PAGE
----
Monday, September 15, 2008

Faith and Consistency

If the original stuff of the universe had been of a completely balanced consistency, well stirred rather than lumpy, then as the theory goes, there would have been no stars, no galaxies, and of course no us. We are made of the carbon that supernovae give off. No clumpiness, no stars, no stars, no supernovae, no supernovae, no carbon, no carbon, no us.

I am writing this post in response to a concern over consistency in translation. You can read the gloves-on-lowdown here. It is quite a complex post and the comments cover both agreement and disagreement. I think my fundamental disagreement is that explanation is not desirable. A translation should not be a circumlocution. Too bad if I don't get it first time. I will just have to ask the Ether. Maybe it's not asleep.

Consistency is a slippery term. Too often it really means reductionism of some sort. In system design, consistency is often touted as the end all for user interface. This is simply untrue. Even in the world of systems, differences are critical and often lead to creative ideas. Consistency of style and treatment evolves into things we thought were the same but in the end turn out to have been different.

There are a host of consistency issues in Bible translation. For example, the Hebrew word nephesh, translated 'soul' in many versions, doesn't always mean 'soul' and almost always cannot be identified with what soul has come to mean in Greek thought. In my thinking, the Hebrew nephesh means the whole of one's life: what one is, was, did, and suffered, joyed, and walked from end to end - all dimensions included. It's me, it's me, it's me O Lord, standin' in the need of prayer... It is inseparable from the body. In the Greek dualistic world, the soul is immortal and the body mortal. The two can separate and supposedly do at death. In Hebrew thought - at least in Ecclesiastes, it is the breath and the flesh that separate - and he says 'who knows if we are different from the beasts'? I have avoided the word 'soul' entirely because it has come to mean something that it isn't.

So when I come to translate nephesh in the psalms, I usually choose a word like being, or life, or even self. Subjectively, I prefer 'life'. But I can't use life in a psalm where the Hebrew for life also occurs. (E.g. Psalm 146) So across psalms I am inconsistent, but necessarily so within the bounds of the approach to translation that I have chosen.

The issue on the Better Bibles Blog is the translation of the phrase 'in Christ'. Is the question 'what does x mean in English' the right question for a translator? No, it isn't. In the case of this fundamental reality - or unreality if you prefer, the question is - why did Paul (and John) use the preposition in this way? What is normally a preposition of location is used as a preposition of incorporation.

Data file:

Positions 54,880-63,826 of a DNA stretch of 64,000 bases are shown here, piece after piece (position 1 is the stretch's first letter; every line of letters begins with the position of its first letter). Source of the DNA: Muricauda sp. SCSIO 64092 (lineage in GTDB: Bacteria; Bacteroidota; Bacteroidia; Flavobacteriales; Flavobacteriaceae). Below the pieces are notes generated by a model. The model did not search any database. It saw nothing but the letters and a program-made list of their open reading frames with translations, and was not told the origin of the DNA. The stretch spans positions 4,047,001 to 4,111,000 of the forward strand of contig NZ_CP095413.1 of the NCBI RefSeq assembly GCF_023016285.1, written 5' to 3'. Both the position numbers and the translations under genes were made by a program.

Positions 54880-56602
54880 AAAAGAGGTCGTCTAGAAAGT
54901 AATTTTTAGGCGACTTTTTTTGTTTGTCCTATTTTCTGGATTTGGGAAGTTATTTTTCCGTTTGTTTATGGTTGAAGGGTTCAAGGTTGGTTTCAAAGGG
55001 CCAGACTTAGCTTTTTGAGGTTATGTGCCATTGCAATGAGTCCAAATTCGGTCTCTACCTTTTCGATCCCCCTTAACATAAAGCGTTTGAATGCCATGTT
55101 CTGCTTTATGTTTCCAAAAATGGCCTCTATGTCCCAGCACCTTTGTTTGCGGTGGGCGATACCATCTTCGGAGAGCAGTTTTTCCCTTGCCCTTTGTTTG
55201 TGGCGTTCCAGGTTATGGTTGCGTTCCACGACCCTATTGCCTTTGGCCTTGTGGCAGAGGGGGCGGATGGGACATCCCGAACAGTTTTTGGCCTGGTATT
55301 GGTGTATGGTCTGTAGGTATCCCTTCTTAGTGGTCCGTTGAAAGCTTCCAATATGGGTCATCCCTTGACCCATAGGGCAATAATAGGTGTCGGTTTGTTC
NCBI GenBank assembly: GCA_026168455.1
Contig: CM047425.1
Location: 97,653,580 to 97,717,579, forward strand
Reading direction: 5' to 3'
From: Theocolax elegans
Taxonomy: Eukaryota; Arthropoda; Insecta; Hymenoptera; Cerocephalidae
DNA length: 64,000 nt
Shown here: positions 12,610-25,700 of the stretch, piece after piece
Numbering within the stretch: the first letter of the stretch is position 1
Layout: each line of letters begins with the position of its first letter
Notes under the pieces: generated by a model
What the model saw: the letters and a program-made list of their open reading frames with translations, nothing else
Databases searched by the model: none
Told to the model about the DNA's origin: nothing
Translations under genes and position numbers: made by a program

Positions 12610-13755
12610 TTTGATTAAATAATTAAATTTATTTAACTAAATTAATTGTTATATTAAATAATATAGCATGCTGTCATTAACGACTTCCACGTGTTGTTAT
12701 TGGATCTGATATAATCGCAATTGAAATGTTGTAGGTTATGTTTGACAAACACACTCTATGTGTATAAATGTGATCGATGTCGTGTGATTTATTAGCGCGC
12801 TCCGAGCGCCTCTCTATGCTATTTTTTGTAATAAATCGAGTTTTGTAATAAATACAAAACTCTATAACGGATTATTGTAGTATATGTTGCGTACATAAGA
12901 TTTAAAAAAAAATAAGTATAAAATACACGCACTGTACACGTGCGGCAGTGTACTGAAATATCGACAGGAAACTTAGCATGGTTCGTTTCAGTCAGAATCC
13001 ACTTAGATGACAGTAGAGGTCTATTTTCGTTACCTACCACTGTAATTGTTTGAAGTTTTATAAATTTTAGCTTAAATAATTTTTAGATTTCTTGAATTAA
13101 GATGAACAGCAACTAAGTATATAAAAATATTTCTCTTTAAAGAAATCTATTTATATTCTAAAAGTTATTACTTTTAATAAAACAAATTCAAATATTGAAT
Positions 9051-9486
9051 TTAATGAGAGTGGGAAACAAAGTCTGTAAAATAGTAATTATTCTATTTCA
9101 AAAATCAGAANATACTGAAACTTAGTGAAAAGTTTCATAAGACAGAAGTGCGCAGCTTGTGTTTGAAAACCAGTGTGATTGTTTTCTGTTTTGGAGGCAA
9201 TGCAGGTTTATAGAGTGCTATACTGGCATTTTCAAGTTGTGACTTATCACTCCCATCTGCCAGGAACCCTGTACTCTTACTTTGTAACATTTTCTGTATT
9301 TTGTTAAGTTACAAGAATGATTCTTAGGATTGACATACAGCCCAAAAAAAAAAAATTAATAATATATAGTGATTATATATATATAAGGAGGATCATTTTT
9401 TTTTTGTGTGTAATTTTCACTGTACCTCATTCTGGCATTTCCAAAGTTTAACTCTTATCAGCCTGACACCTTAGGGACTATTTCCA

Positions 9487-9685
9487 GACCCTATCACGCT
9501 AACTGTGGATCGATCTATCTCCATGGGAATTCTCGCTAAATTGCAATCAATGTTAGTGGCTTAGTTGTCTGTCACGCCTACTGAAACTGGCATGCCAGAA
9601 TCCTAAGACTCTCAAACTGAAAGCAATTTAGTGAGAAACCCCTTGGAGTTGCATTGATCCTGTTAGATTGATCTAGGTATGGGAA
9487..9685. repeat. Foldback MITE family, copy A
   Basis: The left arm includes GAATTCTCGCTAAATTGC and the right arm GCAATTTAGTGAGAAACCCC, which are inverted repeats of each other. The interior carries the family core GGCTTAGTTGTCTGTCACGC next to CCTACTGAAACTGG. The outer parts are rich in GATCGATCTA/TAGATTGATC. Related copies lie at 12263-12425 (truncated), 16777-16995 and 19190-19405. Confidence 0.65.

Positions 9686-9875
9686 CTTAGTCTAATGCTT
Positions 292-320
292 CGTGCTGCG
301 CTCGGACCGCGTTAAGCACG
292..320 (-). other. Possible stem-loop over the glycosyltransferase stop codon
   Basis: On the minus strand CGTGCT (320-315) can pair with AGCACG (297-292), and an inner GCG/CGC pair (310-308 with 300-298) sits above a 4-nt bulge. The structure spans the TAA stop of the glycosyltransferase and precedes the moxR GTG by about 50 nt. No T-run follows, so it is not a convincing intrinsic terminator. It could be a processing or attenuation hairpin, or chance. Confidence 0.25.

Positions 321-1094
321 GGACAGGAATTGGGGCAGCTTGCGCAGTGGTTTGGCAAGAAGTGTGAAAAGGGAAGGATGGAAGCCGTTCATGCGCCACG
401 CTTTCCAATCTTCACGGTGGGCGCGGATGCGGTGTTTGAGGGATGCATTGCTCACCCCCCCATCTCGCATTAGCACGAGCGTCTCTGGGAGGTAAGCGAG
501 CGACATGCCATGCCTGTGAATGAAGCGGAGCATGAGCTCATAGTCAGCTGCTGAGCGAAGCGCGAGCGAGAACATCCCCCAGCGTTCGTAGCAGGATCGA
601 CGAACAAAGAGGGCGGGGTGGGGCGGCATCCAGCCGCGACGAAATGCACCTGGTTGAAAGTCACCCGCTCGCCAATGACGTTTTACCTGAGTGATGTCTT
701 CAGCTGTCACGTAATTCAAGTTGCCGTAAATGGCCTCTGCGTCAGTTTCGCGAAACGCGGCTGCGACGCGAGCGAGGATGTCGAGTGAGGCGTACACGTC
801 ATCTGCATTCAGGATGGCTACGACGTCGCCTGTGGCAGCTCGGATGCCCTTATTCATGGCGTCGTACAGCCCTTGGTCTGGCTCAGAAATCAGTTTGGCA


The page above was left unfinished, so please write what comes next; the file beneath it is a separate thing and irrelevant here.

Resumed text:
The question is never - what does this mean. Even understanding is to be avoided if this means answering the wrong question. The question in reading and translating is 'what is going on here that the author chose this form of words'. And how do I respond to the perplexity. When you bring up children, you give them puzzles and games to play. The difficulty of the puzzles is graded and you chose what is at the right level for their development. But you never explain the puzzle or the child loses interest. You end up being a know-it-all and the child looks elsewhere for the possibility of growth.

So when translating, recognize and keep the puzzles. Do not even attempt to explain them in the translation.

I do not say there are no 'answers' for your ultimates, only that I would not want you or me to stop too soon. The gifts of God in Christ are too good for such a solution. So forget consistency and go for the lumps - that's where the flavour of the redemptive created order resides. When your mouth is filled, you will find his fruit sweet to your taste. The joy is in his knowledge of you. Your knowledge of him will change and grow.

Grow your servant
and I will live and keep your word
Give sight to my eyes
I will see wonders in your teaching
Guest I am on the earth
do not hide from me your commandments
Ground down is my being
for longing at all times for your judgments
Giving rebuke, you have cursed the presumptuous
erring from your commandments
Get from me ignominy and contempt
for I have observed your testimonies
Great princes sat and spoke against me
your servant will meditate on your statutes
Grand are your testimonies and my delight
they are my human counsels


David Ker said...

One of my dutch colleagues is a translator of the highest caliber but he advocates lumpiness. He said that together with the San translators he works with they translate without a lot of concern for consistency and then they go back and see all the various choices and decide if one or the other is better here or there. The danger of innovation is that it can disguise consistency.

Bob MacDonald said...

In my psalms translations I have tried to be consistent where the words are structural markers in a given psalm and where psalms seem to be tightly related to each other. I am sure it can lead me astray, but generally I think it has revealed rather than hidden meaning.

J. K. Gayle said...

Very helpful response! "Give sight to my eyes" "I have tried to be consistent . . . generally I think it has revealed rather than hidden meaning." Thanks for reminding that translation may involve both clumpiness in the original text and in us translators and our texts.

Bob MacDonald said...

Give sight - I think that might be useful in a recent translation I did. Funny how the mind sometimes fails to loosen up when translating.